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EMBO J. 2001 Feb 1;20(3):499-509.

Modulation of Drosophila heat shock transcription factor activity by the molecular chaperone DROJ1.

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Laboratory of Molecular Cell Biology, National Cancer Institute, National Institutes of Health, Building 37, Room 5E-26, Bethesda, MD 20892, USA.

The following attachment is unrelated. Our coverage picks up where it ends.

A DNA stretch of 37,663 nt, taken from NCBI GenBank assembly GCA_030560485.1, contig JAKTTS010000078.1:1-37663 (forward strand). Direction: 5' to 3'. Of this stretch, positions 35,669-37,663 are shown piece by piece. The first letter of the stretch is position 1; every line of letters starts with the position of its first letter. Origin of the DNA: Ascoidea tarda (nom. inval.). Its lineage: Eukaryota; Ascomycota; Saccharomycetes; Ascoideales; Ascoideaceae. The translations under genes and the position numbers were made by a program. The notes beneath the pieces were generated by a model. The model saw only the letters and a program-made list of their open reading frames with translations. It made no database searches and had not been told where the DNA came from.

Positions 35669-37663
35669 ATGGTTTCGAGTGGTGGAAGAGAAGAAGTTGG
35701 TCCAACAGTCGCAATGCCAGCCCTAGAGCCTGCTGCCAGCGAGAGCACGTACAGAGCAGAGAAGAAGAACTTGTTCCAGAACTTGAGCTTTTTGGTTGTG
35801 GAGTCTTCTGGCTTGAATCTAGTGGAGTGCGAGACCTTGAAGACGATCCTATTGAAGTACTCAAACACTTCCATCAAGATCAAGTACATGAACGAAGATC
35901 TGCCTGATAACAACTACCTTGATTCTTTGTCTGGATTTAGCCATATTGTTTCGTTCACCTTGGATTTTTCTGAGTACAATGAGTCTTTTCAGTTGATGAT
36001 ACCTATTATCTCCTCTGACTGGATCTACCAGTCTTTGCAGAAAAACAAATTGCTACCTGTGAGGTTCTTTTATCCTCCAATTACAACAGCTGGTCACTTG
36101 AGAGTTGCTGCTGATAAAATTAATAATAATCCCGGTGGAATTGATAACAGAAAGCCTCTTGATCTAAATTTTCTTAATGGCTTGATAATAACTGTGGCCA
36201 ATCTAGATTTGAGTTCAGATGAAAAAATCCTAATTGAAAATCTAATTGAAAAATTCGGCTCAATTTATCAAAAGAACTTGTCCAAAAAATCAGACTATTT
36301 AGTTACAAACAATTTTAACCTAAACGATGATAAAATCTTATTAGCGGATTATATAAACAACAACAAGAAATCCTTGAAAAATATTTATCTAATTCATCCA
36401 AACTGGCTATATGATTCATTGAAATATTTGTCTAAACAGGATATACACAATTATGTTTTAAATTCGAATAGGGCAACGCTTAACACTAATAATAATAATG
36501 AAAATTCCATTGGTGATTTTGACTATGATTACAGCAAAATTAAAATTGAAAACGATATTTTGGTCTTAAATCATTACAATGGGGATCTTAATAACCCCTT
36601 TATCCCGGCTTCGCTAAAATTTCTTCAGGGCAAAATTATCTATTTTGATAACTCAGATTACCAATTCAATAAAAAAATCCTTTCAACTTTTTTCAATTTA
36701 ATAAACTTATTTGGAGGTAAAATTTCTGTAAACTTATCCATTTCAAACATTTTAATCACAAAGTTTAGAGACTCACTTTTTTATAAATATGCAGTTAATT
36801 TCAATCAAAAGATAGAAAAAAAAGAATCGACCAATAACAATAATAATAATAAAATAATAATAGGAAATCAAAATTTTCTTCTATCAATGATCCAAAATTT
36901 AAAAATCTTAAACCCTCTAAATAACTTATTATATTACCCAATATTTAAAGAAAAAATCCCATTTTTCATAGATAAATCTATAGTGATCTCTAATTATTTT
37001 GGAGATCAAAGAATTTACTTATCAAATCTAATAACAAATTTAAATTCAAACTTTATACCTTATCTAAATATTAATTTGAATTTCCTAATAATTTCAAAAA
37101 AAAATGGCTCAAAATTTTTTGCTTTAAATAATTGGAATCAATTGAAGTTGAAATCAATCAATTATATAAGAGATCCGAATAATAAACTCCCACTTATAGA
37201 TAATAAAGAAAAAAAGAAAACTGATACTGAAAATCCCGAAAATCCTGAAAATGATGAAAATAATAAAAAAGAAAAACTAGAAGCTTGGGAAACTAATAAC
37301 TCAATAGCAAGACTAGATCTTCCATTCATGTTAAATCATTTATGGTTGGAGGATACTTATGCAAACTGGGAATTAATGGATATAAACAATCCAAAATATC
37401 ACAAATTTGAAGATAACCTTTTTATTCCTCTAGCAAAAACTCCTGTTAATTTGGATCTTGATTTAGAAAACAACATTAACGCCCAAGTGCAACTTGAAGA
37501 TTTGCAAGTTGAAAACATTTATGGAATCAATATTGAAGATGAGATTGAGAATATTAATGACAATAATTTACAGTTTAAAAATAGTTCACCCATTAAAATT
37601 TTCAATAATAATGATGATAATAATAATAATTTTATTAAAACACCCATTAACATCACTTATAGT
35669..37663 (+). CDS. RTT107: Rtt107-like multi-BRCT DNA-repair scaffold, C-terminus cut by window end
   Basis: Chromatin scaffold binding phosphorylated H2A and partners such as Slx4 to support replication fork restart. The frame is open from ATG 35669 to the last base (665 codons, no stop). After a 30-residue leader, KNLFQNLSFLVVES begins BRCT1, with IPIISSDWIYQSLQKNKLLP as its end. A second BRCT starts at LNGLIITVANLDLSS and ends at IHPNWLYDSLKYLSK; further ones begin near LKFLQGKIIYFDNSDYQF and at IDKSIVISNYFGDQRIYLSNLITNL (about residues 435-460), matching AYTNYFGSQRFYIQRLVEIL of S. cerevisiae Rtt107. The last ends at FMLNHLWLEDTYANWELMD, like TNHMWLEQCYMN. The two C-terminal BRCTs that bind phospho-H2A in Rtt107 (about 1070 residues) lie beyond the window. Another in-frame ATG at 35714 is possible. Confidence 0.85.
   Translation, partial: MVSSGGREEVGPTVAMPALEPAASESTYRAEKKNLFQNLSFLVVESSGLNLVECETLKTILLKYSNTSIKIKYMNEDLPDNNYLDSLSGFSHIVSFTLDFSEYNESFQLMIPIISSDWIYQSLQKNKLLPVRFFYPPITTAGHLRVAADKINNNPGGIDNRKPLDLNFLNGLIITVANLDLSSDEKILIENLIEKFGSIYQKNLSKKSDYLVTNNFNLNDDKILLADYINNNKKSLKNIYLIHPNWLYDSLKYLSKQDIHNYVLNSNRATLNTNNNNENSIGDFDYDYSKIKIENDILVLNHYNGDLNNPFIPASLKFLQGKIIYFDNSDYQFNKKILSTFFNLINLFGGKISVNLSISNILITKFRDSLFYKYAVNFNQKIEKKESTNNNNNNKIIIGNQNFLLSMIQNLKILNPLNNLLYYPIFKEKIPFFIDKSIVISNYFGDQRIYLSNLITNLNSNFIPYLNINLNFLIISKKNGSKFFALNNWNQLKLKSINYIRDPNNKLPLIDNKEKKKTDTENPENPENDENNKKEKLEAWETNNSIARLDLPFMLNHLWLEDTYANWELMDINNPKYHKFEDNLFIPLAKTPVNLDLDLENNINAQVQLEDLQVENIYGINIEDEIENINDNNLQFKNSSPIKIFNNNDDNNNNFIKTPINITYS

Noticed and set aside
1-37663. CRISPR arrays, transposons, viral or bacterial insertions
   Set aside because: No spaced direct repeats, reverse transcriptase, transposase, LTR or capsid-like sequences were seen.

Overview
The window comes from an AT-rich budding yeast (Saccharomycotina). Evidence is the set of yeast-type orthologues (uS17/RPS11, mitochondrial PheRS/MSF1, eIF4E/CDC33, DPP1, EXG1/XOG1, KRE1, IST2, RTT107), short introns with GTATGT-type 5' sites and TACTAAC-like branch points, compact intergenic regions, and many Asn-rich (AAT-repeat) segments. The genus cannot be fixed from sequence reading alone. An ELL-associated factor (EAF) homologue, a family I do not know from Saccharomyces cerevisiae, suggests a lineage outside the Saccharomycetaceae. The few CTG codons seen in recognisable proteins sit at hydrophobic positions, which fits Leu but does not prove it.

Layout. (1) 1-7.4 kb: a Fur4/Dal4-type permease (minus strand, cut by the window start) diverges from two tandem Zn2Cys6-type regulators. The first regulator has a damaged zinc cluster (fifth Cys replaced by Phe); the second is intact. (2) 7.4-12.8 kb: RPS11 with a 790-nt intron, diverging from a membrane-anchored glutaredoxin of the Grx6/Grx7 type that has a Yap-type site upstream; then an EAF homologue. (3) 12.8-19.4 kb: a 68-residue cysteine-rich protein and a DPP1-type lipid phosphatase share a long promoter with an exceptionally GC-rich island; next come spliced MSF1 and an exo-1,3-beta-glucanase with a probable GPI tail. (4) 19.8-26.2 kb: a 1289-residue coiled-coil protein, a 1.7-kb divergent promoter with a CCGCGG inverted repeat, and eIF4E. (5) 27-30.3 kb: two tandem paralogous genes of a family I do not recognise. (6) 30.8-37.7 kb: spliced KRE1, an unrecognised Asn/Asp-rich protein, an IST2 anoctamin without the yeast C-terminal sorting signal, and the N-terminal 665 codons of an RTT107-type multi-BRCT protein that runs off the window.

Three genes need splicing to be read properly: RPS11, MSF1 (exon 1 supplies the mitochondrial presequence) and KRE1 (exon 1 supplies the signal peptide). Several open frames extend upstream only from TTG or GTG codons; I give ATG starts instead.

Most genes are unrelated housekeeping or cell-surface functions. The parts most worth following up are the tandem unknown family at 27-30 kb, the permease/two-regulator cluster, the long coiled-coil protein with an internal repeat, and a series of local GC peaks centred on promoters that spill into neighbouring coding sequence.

Heat shock transcription factors (HSFs) play important roles in the cellular response to physiological stress signals. To examine the control of HSF activity, we undertook a yeast two-hybrid screen for proteins interacting with Drosophila HSF. DROJ1, the fly counterpart of the human heat shock protein HSP40/HDJ1, was identified as the dominant interacting protein (15 independent isolates from 58 candidates). Overexpression of DROJ1 in Drosophila SL2 cells delays the onset of the heat shock response. Moreover, RNA interference involving transfection of SL2 cells with double-stranded droj1 RNA depletes the endogenous level of DROJ1 protein, leading to constitutive activation of endogenous heat shock genes. The induction level, modest when DROJ1 was depleted alone, reached maximal levels when DROJ1 and HSP70/HSC70, or DROJ1 and HSP90, were depleted concurrently. Chaperone co-depletion was also correlated with strong induction of the DNA binding activity of HSF. Our findings support a model in which synergistic interactions between DROJ1 and the HSP70/HSC70 and HSP90 chaperones modulate HSF activity by feedback repression.

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